What’s the difference between medium range training and lsd training
When we’re talking about running or any kind of endurance training, medium-range training and Long Slow Distance (LSD) training refer to different types of workouts that have distinct goals and benefits.
LSD training, or Long Slow Distance, is basically about going a pretty far distance, but at a slow, chill pace. The point here is to build your endurance and to get your body used to being active for a long time. It’s like telling your body, “Hey, we’re in this for the long haul, so get comfy.” This type of training also helps to improve your aerobic capacity, and can be great for burning fat.
Medium-range training, on the other hand, is a bit more intense. This type of training usually involves running at a moderate or comfortably hard pace for a middle-distance. Think of it as the middle ground between sprinting your guts out and taking a leisurely jog. Medium-range training can help to improve your lactate threshold, which is the point at which lactic acid starts to accumulate in your muscles during intense exercise. Basically, it can help you to go harder for longer before your muscles start to say, “Nah, we’re out.”
So in short: LSD training = long distance, slower pace, good for endurance. Medium-range training = middle distance, moderate pace, good for improving lactate threshold. Both are important in a well-rounded running or endurance training program!
Table the difference between medium range training and lsd training
Alright, let’s break this down in a fun and easy-to-understand table:
|LSD Training (Long Slow Distance)
|What’s It About?
|Middle distance, pretty good pace. Like the Goldilocks of training – not too fast, not too slow.
|Long distance at a slow pace. It’s like going on a road trip – you’re not rushing, but you’re going for a while.
|More intense than LSD, you should be feeling it. But remember, not a full-on sprint.
|More chill, mate! It’s all about maintaining a comfortable pace that you could keep up for a while.
|Improve your lactate threshold. Basically helps you work harder for longer before your muscles tap out.
|Improve endurance and aerobic capacity. Tells your body, “Get ready, we’re going for long drives often.”
|What’s It Good For?
|Building up stamina, helping you push through tougher workouts, and making you a stronger all-round athlete.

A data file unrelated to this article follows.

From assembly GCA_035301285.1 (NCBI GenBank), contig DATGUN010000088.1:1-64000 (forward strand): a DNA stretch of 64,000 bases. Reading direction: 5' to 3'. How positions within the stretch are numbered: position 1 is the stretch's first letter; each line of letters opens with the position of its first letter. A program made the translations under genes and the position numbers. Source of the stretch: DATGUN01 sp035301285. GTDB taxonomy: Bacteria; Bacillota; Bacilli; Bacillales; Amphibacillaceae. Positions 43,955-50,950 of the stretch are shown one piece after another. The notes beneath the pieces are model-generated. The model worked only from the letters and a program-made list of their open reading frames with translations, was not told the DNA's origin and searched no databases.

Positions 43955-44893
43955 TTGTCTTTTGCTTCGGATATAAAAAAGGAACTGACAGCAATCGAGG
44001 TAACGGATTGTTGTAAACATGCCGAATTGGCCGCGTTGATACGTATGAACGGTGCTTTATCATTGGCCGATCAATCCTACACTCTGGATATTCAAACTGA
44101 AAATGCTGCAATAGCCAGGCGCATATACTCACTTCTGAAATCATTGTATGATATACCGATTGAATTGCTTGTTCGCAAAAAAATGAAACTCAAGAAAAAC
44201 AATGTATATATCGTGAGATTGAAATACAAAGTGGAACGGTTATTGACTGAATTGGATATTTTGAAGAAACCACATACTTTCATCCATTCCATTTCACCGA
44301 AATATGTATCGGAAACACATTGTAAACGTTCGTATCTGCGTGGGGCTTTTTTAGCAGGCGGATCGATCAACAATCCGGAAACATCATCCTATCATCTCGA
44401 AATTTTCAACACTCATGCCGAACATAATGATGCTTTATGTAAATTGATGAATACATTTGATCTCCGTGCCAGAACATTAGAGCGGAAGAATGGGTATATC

|Boosting fat burning and getting your body used to being active for extended periods. It’s the marathon training staple!
Remember, a mix of both will give you the best results. So, don’t stick to just one type of training. Variety is the spice of life, after all!
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Long Slow Distance
So, Long Slow Distance, or LSD as it’s often called (nothing to do with the hallucinogenic drug, I promise!), is a pretty chill type of training that endurance athletes often use.
The main idea is in the name: it’s all about running, biking, swimming, or whatever your jam is, over a long distance but at a slow and steady pace. Imagine going on a long road trip in an old car that’s not built for speed – it’s not about getting there fast, it’s about getting there in one piece.
With LSD training, you’re not trying to set a new personal best or exhaust yourself. You’re just trying to keep going for a long time. It’s all about endurance. This helps your body get used to being active for extended periods. And the slow pace is key here, because it means you’re not overtaxing your body or risking injury.
But there’s more to it. LSD training also helps improve your aerobic fitness. This means it improves how your body uses oxygen to produce energy, which is super important for any kind of endurance sport. Plus, because you’re going at a slow pace, your body can also use more fat as fuel, which can help if you’re looking to shed some pounds.
So in a nutshell, LSD training is all about going the distance, not about going fast. It’s the tortoise in the tortoise and the hare story!
So, medium-range training is kind of like the middle child of the running world. It’s not as intense as sprinting your heart out, but it’s also not as chill as long, slow distance running. It’s a bit of a Goldilocks situation – it’s just right in the middle!
Here’s the scoop: medium-range training usually involves running at a moderate or comfortably hard pace for a middle distance. We’re talking about a pace where you can’t easily hold a full-on conversation, but you’re also not gasping for breath.
The main goal of this type of training is to improve your lactate threshold. This is basically the point where your body starts to accumulate lactic acid during intense exercise, which can make your muscles feel like they’re on fire. By improving your lactate threshold, you’re teaching your body to handle higher intensities for longer periods of time. That means you can push harder in your workouts without hitting the wall.
Medium-range training also helps build up your stamina and makes you a stronger all-around athlete. It’s great for prepping for races that aren’t as long as a marathon but still require a good amount of endurance, like 5Ks or 10Ks.
So, to wrap it up: medium-range training is all about running at a comfortably hard pace for a middle distance to make your body more efficient and stronger. It’s the meat and potatoes of many training plans!